Sky Sports’ James Clement on the role tech is playing in evolving sports production and sports broadcast
Many of my oldest friends think I’m a camera operator. For about a month in 1998, they were correct. I would be off in the middle of the night, on a partially closed motorway, filming the wonderful world of roadworks for a corporate showreel. Or perhaps a marketing shoot at the hospital bed manufacturer in the East Midlands, whose newest foam support system would leave the competition for dust.
I love beautifully shot content, and this was not that. I would remind myself that I was the one editing the material and therefore holding the cutaway for more than 3 seconds was of benefit to me, but it still didn’t help.
I never got round to correcting my friends when I changed jobs because it wasn’t clear to me either what I was doing. As I joined the OB industry, the term edit didn’t even translate. I might be editing, or replay, or VT guarantee, EVS operator, or just “Percy play and Rosie record”.
Every event, concert, match, awards show would have something different. The OB world teaches you to adapt, be flexible and evolve your skills. It has been through huge change and the pace continues. Analogue into digital into non-linear, HD, remote, cloud – If you’ve been working in TV for more than five years, I’d be amazed if you are working the same way now as you did at the start.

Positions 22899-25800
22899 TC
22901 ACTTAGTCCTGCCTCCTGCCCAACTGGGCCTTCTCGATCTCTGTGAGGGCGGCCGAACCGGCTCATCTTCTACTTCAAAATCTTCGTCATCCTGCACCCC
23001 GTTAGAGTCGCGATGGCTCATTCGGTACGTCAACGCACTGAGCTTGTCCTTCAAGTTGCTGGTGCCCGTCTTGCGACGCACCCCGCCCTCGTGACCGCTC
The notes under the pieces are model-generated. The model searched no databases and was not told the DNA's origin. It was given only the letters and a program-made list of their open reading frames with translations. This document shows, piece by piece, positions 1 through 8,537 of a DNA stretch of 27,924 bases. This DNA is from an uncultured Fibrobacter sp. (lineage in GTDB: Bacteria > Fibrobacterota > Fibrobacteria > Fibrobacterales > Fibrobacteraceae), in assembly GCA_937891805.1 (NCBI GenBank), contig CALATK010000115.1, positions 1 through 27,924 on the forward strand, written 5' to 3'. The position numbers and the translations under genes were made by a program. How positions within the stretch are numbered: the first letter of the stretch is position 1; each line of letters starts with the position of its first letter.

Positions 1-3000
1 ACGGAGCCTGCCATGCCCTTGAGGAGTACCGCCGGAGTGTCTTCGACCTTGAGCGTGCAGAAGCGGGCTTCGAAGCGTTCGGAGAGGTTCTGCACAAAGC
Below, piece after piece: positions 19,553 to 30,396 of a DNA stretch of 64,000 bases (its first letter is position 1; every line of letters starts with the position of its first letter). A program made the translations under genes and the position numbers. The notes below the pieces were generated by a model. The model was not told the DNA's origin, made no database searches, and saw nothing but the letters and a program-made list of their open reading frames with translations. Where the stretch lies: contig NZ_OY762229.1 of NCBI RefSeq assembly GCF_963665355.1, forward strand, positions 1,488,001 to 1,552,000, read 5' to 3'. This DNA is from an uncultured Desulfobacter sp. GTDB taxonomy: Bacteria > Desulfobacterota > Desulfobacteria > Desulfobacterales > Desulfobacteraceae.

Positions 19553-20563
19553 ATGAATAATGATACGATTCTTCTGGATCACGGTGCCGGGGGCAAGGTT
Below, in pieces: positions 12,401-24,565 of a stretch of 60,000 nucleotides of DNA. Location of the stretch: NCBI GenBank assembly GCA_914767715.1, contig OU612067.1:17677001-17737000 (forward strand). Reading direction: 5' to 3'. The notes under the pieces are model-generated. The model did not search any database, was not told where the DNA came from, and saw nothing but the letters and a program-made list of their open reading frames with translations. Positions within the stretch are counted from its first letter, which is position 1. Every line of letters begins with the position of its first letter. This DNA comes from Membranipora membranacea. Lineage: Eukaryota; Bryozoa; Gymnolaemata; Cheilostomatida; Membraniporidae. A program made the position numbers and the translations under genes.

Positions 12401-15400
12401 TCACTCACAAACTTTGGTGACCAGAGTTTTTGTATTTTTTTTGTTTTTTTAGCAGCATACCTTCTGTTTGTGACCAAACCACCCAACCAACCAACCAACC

Whilst ongoing change always presents a level of insecurity, continuing to embrace the change offers opportunities. These opportunities hopefully also attract better balance, more accessible conditions, more sustainable approaches and a broader range of content available to the viewer.
You can shoot with 30 cameras in HDR to Sky Q or with one, streamed to YouTube, and everything in between. The cost of entry can be tiny and the innovation that happens under small budgets is transformative – look at how reliant we all suddenly became on a $1,000 vMix platform that delivered everything from The Football Show (pictured below) and Soccer AM to even Portrait Artist of the Week.
This all continues today and has developed to form the basis of our new VPS (Virtual Production Suite) platform, adding in [hardware controller] ViBox, which delivered our first live cloud multicamera sport with our Netball Super League rights (pictured top).
What started as a three-camera R&D project on YouTube has already gone ’front channel’ with 5. We’re even using Sky’s 5G mobile sims on it. With all the usual talkback, cues, replays, GFX, the customer is getting more games, with Sky’s professionalism and quality, and the rights owner loves it.
And it won’t stop there. I only see growth in this as we expand the options available to the content teams, with full galleries at Osterley to cloud from home. We look at risk differently now and there’s a real energy around trying new solutions. Everywhere I see genuine innovation.
Ever since DSLRs started to record high quality video (and depth of field), the lines between consumer, prosumer and professional became blurred. Drones, gimbles and 4G streaming are all crossover products that are now commonplace in production. Many of those behind the companies providing these products have started elsewhere in the industry, probably as freelancers, and are taking a chance on some tech. I love that the boundaries continue to be removed and we can be an industry for anyone.
James Clement is director of operations at Sky Sports